The Summer Solstice And Seed Stage Squeeze
If you’ve been following my tweets lately, you’ve read some of my quick musings on the state of the seed market this summer. In short, in my 6.5 years of investing in the seed stage, I have never seen activity levels like I’m seeing today. Granted, 6.5 years is not a long arc – I have not experienced a prolonged down market as a private investor.
Despite that lack of experience, I am fortunate in that I have direct access to many of the greatest VC leaders and franchises for mentorship and guidance. This year, I’ve casually asked them about the 2019 “environment” and they all reply with some version of the following: They’ve never seen anything like this, they’re concerned about the cycle, but yet, in all of their paranoid analyses (and these people are successful because of that paranoia), they do not see what stops this momentum. They’ve all accepted that this is a new world of capital abundance and that the pistons driving the global economy are technology and network effects.
Back in 2017, Fred Wilson noted the strategic importance of the seed stage, writing:
Seed is really hard. You lose way more than you win. You wait the longest for liquidity. You lose influence as larger investors come into the cap table and start throwing their weight around. It is where most people start out. Making angel investments, raising small seed funds. They learn the business and many see better economics higher up in the food chain and head there as soon as they can. If you hit one or two right, you can make a fortune in seed. But those bets take a long time to get liquid. And if you don’t hit one or two right, you end up with a mediocre portfolio.
The seed “territory” is critical, indeed, and now that folks realize how important it is, there is a fight for that turf. When I put all of this together, what I see is: In the Bay Area, the seed stage is getting squeezed from all sides during this summer solstice of
1/ Bottoms-Up Competition – Seed funds are getting scooped by the well-heeled alumni of today’s web scale companies. Those employees and operators, who often have some book wealth now (or are running syndicates on AngelList or acting as a scout for another fund) can easily dump $50K-$100K into one of their ex-colleague’s new startups, or put this money into their friend’s new startup, or their friend’s new hot deal. That amount can rise to $500-750K pretty quickly for a pre-seed round. Most seed funds are not even a consideration in these ad hoc “angel rounds.”
2/ Lateral Competition – The number of “seed” funds has also grown during this boon. Samir Kaji from First Republic has been writing on this for years. More and more seed capital has flooded into the market, making the situation for funding seed rounds ~$2M-ish total size more competitive. When more capital is chasing the same set, entry prices go up and returns are likely to go down.
3/ Top-Down Competition – As I’ve tweeted about a few weeks ago, many of those pre-seeded founders with sophisticated technology backgrounds will often talk to larger VC platform funds and be able to raise more money for less dilution (since large platform VCs are typically more price-insensitive at seed) and get the benefit of the brand halo and network of said VC firm. On this dimension, most seed funds can’t even compete on network, brand, or the cost of capital.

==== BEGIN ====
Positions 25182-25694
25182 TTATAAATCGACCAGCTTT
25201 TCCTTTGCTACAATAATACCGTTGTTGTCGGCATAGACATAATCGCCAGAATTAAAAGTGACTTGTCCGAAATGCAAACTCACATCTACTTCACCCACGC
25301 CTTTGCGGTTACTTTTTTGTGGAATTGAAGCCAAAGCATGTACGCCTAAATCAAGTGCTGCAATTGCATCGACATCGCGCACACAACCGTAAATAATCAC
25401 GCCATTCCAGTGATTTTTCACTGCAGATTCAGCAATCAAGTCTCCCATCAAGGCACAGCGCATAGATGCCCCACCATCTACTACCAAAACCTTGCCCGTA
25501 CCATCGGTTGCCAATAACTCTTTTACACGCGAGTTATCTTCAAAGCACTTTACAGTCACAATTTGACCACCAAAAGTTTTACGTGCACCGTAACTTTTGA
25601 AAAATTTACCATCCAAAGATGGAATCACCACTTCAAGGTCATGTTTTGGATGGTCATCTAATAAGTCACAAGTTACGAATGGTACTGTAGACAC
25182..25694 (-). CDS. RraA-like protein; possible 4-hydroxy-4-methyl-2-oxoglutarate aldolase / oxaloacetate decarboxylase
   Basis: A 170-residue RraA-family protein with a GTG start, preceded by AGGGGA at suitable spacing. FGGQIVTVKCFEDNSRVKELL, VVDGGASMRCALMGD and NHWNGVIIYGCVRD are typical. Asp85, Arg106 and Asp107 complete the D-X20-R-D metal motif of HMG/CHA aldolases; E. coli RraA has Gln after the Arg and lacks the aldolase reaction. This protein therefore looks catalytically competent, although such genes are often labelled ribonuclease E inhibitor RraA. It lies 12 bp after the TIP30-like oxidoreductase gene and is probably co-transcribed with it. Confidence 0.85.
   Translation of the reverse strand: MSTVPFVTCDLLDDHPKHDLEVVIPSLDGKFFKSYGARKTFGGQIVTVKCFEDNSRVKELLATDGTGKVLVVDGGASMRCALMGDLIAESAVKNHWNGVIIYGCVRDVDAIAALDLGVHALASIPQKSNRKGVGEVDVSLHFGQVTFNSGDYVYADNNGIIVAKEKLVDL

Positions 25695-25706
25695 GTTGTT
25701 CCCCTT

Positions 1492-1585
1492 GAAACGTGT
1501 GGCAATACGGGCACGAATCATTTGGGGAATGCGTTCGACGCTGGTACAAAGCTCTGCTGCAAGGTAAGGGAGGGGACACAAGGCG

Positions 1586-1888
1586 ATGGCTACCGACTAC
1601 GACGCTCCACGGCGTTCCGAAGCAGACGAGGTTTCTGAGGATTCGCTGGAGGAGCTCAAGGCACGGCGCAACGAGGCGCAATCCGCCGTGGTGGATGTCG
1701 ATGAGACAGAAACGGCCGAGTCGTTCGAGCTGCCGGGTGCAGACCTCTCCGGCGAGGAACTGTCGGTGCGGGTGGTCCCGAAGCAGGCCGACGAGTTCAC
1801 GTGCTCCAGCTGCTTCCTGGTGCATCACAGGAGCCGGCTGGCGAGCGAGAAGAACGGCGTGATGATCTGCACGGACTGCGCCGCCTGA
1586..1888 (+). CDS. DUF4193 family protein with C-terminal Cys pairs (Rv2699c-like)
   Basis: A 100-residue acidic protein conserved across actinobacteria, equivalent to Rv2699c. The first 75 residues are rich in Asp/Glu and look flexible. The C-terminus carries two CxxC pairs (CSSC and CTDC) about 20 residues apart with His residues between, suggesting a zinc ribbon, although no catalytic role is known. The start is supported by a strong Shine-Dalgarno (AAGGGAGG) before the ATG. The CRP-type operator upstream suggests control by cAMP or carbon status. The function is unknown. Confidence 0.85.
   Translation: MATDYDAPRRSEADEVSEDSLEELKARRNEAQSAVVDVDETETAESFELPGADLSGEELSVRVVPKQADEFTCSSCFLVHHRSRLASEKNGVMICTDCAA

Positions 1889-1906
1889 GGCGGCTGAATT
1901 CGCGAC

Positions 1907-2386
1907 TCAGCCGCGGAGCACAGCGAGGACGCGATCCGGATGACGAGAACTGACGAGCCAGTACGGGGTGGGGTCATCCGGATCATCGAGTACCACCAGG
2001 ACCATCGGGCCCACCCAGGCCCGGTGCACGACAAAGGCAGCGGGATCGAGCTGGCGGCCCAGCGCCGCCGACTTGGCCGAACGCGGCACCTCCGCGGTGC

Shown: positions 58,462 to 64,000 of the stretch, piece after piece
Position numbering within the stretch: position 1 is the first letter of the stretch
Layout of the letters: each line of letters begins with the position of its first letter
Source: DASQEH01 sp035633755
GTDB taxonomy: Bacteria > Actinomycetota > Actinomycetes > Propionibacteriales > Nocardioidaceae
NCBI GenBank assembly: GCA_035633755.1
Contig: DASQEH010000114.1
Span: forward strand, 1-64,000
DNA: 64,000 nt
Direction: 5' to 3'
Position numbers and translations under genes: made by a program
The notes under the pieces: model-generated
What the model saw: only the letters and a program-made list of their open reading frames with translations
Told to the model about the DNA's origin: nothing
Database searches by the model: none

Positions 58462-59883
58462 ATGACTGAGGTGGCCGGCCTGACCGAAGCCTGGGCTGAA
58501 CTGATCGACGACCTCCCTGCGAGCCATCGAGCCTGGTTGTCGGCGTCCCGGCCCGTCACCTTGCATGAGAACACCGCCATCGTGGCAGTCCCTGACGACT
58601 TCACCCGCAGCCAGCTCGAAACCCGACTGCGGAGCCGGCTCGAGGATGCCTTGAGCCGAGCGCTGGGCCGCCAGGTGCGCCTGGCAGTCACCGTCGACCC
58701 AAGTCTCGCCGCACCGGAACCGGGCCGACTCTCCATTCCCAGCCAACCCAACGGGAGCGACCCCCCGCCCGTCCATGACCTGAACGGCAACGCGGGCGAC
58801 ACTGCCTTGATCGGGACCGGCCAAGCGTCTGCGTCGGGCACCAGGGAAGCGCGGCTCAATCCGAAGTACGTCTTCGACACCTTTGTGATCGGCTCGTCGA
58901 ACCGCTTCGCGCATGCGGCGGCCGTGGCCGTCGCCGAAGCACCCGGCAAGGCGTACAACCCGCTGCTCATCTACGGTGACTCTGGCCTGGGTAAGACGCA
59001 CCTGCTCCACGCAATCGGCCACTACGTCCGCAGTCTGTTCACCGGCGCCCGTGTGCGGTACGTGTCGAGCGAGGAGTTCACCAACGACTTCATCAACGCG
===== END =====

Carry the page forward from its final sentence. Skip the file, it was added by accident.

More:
4/ Orthogonal Competition – I recently tweeted about a new breed of early-stage technology investor that has its roots in public equities (hedge funds, long/short, etc.) who have over decades built up a big book of business, large teams of analysts and researchers, and most critically data models to make investment inferences. Many of these new data-driven funds are hiring experienced VCs across early stages and building outposts in the Bay Area. It may be easy to mock these moves as “touristy,” but these fund managers didn’t build empires by being silly — they were strategic over the long-term and methodical. Like VC platforms, these funds could potentially be either as price-insensitive and/or provide more value via portfolio and market insights than a typical seed fund can. They have to deliver on this promise, though.
A lot has changed since when I wrote my first check in 2013. We all now know how big the stakes are. We know that technology and network effects (like marketplaces or in software) drive the world economy. We know private markets hold the key to 100x or even 1,000x multiples. We know global markets are open — today, for example, everyone in Malaysia could be a DAU for Zoom. We know the web and mobile internet have hit critical mass and embedded into our lives. We know that relationships with these creators is of tantamount importance — look at how influential an accelerator like Y Combinator is on its batch members, not just during the batch but years after. Early stages are where relationships are formed, and those early investors can earn the right to invest more, block out their competitors, and other advantages.
As a result, now in 2019 with these new phenomena, traditional seed funds need to reexamine what their offerings are, where their deal flow comes from, what their portfolio construction needs to be as fund sizes creep up, what entry prices they’re willing to stomach, and what this 360-degree of competition means for their businesses. For better or worse, I am sticking to my own knitting in what I know and have done over the first 6.5 years — focusing on earlier, smaller rounds (as I have since 2013), focusing on meeting people through tight networks, building long-term relationships, being disciplined about entry prices, increasing the time diversity of the new fund we’ll crack open soon, and having a long-term view about how many funds over the decades I want to deploy.